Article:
When Greenpeace’s new International Volunteering Lab team started thinking about our identity and logo, we decided that, in keeping with our mission, it was only right to ask a volunteer to design it, as an example of how awesome and full-of-talent our volunteering community is!
So we reached out and found Thoas, after a quick search for graphic designers in the greenwire.nl volunteer community.
Thoas is a professional designer and photographer with 13 years experience, ranging from work in a corporate design agency to his current role, running his one-man design studio, thoas.nl, out of his home-office in Amsterdam. He specialises in creating visual identities for small and large businesses and also teaches graphic design in Amsterdam and Groningen.
He has also been a long-time Greenpeace supporter:
“When I was a child, my parents were very interested in Greenpeace, so I was too. Later on I became a donor myself.”
“What really works for me about Greenpeace is that it works on all different levels. The actions part is really nice visually, but I like the way that GP is also involved in politics broadly – it can really make a difference. Like the Detox campaign recently. It’s not just making a pamphlet and raising awareness.”
“I think it was on Twitter a few years ago that I saw the volunteer network, Greenwire. I subscribed to see if I could offer my professional design skills. It’s a nice way that I can give something back.”
Volunteering as ‘donating time’:
“When I got this question about being asked to design the Vol Lab logo, is exactly the type of project I imagined when I signed up for Greenwire. I’m often approached to do assignments ‘for free’ by friends or acquaintances, which I don’t like to do so much because it rarely works out well for either of us. But for Greenpeace it’s different – I’m not doing this as a favour or a ‘special deal’, it’s a real donation of my time and skills.”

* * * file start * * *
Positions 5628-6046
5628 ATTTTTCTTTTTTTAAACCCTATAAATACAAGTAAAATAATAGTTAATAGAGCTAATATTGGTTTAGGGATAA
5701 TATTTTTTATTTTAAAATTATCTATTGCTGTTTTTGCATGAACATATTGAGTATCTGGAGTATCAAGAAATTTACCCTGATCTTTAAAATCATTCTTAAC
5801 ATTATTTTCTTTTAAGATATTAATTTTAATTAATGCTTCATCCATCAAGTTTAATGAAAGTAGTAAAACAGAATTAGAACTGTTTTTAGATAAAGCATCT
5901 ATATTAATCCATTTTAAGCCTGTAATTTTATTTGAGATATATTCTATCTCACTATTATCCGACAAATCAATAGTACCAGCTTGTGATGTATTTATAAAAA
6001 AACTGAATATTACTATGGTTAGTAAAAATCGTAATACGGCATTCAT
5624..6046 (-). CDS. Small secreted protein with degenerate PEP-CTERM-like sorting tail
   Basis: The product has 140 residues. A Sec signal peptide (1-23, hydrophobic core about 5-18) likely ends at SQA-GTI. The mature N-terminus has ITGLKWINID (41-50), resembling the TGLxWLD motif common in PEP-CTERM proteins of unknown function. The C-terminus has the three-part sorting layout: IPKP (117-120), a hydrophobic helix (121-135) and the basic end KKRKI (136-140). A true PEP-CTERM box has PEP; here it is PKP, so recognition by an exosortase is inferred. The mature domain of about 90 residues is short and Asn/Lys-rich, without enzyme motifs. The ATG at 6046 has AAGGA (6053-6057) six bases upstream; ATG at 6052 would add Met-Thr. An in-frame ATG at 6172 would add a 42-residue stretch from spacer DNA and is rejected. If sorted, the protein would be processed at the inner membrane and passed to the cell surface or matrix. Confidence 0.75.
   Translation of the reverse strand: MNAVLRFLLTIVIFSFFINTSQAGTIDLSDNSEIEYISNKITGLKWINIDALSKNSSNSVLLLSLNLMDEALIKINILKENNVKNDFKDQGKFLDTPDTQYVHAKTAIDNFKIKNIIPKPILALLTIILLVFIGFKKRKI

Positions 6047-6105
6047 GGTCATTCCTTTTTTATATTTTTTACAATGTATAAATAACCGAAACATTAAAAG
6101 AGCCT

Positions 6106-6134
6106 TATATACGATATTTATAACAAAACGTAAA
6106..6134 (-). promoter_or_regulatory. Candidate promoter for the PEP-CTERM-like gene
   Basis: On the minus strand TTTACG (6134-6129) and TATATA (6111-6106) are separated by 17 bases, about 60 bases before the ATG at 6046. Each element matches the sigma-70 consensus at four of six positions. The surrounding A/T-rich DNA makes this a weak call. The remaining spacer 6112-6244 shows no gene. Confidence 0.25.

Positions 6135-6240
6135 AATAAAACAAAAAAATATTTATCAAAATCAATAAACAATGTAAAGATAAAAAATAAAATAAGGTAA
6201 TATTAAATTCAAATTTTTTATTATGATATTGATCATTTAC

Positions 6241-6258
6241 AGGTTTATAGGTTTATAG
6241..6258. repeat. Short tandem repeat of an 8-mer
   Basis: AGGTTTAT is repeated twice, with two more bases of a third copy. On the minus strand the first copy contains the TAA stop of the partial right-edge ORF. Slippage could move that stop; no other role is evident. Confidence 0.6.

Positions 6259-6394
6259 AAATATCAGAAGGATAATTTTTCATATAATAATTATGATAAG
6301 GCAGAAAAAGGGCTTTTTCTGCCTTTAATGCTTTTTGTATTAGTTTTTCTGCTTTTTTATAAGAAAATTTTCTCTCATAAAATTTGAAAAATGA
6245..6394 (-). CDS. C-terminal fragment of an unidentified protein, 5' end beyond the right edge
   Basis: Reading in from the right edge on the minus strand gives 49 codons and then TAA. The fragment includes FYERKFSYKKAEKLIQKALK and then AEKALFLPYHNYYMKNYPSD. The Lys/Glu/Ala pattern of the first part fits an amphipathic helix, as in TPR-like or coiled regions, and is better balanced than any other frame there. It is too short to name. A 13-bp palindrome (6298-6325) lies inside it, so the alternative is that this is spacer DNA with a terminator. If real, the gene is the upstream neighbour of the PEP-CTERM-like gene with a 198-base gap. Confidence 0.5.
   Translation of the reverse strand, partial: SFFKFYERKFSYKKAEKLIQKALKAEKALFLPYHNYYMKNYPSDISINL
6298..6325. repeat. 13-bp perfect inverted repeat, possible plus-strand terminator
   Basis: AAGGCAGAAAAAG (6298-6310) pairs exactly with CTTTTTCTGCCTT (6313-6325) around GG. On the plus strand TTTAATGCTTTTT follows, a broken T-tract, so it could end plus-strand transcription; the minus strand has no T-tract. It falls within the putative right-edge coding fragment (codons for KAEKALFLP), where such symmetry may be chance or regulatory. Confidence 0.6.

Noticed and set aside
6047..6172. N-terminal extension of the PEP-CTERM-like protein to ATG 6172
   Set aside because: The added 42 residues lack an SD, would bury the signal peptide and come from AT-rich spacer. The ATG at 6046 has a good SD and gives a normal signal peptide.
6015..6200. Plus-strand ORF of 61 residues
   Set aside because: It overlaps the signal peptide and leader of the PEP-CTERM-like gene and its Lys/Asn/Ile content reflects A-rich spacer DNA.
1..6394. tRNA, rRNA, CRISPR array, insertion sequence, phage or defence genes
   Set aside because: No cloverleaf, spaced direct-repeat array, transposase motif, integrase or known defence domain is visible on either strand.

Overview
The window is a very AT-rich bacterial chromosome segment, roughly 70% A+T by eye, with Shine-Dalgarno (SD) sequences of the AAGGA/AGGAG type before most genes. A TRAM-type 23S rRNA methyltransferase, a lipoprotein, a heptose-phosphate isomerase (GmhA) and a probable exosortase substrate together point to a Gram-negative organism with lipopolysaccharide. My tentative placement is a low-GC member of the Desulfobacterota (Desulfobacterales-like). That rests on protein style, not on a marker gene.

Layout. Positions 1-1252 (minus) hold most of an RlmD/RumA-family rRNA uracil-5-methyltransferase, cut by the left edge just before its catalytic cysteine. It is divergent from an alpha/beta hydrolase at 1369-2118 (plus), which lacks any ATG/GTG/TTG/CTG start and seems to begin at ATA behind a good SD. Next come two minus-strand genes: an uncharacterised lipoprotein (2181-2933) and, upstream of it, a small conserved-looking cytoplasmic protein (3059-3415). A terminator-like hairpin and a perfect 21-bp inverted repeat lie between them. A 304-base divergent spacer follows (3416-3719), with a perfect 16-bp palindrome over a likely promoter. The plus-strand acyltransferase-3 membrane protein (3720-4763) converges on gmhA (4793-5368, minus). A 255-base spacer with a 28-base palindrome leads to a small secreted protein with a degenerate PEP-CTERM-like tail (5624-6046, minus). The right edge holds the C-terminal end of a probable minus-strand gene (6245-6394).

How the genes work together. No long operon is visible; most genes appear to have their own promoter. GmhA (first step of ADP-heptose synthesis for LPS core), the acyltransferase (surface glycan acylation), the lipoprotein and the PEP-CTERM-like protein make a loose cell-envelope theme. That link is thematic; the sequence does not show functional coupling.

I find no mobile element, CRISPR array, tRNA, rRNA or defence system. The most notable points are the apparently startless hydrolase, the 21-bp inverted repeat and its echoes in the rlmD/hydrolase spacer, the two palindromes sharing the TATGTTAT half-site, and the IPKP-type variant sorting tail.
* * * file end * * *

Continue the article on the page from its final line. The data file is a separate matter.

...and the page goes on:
Professional skills-volunteers like Thoas – sometimes called ‘high-value time donors’ – are a special sort of Greenpeace volunteer, engaging in a different way to our stable volunteer groups and networks, who are the driving forces engaged in each of our global campaigns ‘on the high street’ and in visible protest.
Professional volunteering opportunities can offer new people an opportunity to get engaged in a way that suits them:
“Collecting petitions outside a train station, wearing a Greenpeace t-shirt, that’s not the sort of volunteering I personally want to do. But I can do other things to help – when the Rainbow Warrior was in town, I was there, I took some pictures and sent them back to the Greenpeace picture library.”
“I think my activism involves assignments like this. If I knew that there was a really big protest coming up, I’d go down there with my camera. I would try to make the combination of activism with what I do every day.”
A few hours of a designers’ time might be equivalent to a year’s financial contributions from a regular monthly donor. However, the value of ‘time donations’ is much harder to measure, track and report than financial contributions. It is unknown what the value of ‘donated skills’ are to Greenpeace annually. This is one of many challenges that the Vol Lab will set out to address in the next two years.
Aside from graphics and web design, there are many professionals that Greenpeace has engaged as volunteers – project managers, trainers, writers, social media specialists, and even scientists, lawyers, mathematicians, programmers and analysts. Engaging these professionals ‘as professionals’ requires volunteer organizers to have good data and personal profiles of each volunteer, so that projects can easily be matched with the right people, rather than taking a one-size-fits-all approach.
Being the change…
Thoas is also taking action in his own way, in both the personal and professional spheres of his life:
“I only eat organic foods, don’t like all the chemical and freaky stuff in the food business. I’m not a vegetarian but I don’t eat much meat, and I really try to conserve electricity and heat.”
“I try to be as sustainable as possible in my profession. As a designer I always advise my clients to print their stationary on FSC paper, or even fully recycled paper. I offer the idea that they can choose a digital mailing instead of paper. By working from home, I don’t travel a lot so my carbon footprint is pretty small.”